Saturday, September 27, 2008

Why McCain Loves Misha

Mikheil Saakashvili, his eyes bloodshot from sleeplessness and his face caked with television makeup, summoned his closest advisers into his office above Tbilisi's Old City. It was 2 a.m. on Aug. 12, and columns of Russian tanks were rolling down the highway toward the Georgian capital. "I am never going to flee," the president told his team. "I will not live my life regretting that I abandoned my own country at war." Then he sent them home to change out of their suits and ties so they could fight the invaders. Swigging a can of Red Bull, Saakashvili grabbed a phone and called the trusted friend and mentor he had turned to every night since Aug. 8, when the war began: John McCain. A source close to the Republican standard-bearer, asking not to be named discussing a private conversation, says McCain voiced support for diplomatic and political pressure against Moscow. "Hang in there," the senator said, according to a Saakashvili aide on condition of anonymity. "We are not going to let this happen … We are doing everything we can to stop this aggression."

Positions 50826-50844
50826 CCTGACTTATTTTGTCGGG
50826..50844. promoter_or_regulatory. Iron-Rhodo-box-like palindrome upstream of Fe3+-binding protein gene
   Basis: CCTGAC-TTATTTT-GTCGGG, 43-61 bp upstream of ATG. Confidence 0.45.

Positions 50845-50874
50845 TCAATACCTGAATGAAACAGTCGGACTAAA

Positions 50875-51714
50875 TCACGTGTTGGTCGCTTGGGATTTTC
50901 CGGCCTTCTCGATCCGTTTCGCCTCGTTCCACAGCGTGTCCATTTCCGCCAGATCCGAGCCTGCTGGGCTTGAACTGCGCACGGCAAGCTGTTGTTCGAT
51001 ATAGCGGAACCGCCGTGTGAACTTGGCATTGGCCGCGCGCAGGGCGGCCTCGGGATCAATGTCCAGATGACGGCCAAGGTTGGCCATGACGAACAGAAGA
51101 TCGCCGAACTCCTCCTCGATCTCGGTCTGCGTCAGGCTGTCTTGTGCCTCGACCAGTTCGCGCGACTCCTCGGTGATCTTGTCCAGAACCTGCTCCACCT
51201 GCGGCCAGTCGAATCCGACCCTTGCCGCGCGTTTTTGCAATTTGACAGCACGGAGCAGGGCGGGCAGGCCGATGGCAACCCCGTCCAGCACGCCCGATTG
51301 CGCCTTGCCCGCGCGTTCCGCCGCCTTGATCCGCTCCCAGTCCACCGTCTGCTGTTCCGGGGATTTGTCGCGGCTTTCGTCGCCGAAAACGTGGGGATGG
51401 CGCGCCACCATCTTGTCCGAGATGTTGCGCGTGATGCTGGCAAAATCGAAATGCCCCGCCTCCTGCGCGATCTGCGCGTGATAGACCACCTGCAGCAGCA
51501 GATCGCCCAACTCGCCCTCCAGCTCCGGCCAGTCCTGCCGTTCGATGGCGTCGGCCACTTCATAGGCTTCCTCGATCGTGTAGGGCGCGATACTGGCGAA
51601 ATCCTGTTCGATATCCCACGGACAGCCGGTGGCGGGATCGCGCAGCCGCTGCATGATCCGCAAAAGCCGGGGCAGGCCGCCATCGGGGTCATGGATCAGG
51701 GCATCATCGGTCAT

Alex Majoli / Magnum for Newsweek

Straight out of the gate, Saakashvili fired 80,000 state employees, including 90 percent of the old KGB-trained security force and every last member of the country's notoriously corrupt traffic police. Since then three Parliament members, 16 prosecutors, 45 judges, 400 police and even a serving cabinet minister have been indicted and jailed for graft. And bypassing Georgia's old ruling class, Misha filled his cabinet with young, Western-educated former NGO staffers. "Only young people had the enthusiasm to change the country," says Georgia's state-security secretary, Alexander Lomaia, 50, the cabinet's oldest member. (The defense minister is 29.)

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Source: Newsweek

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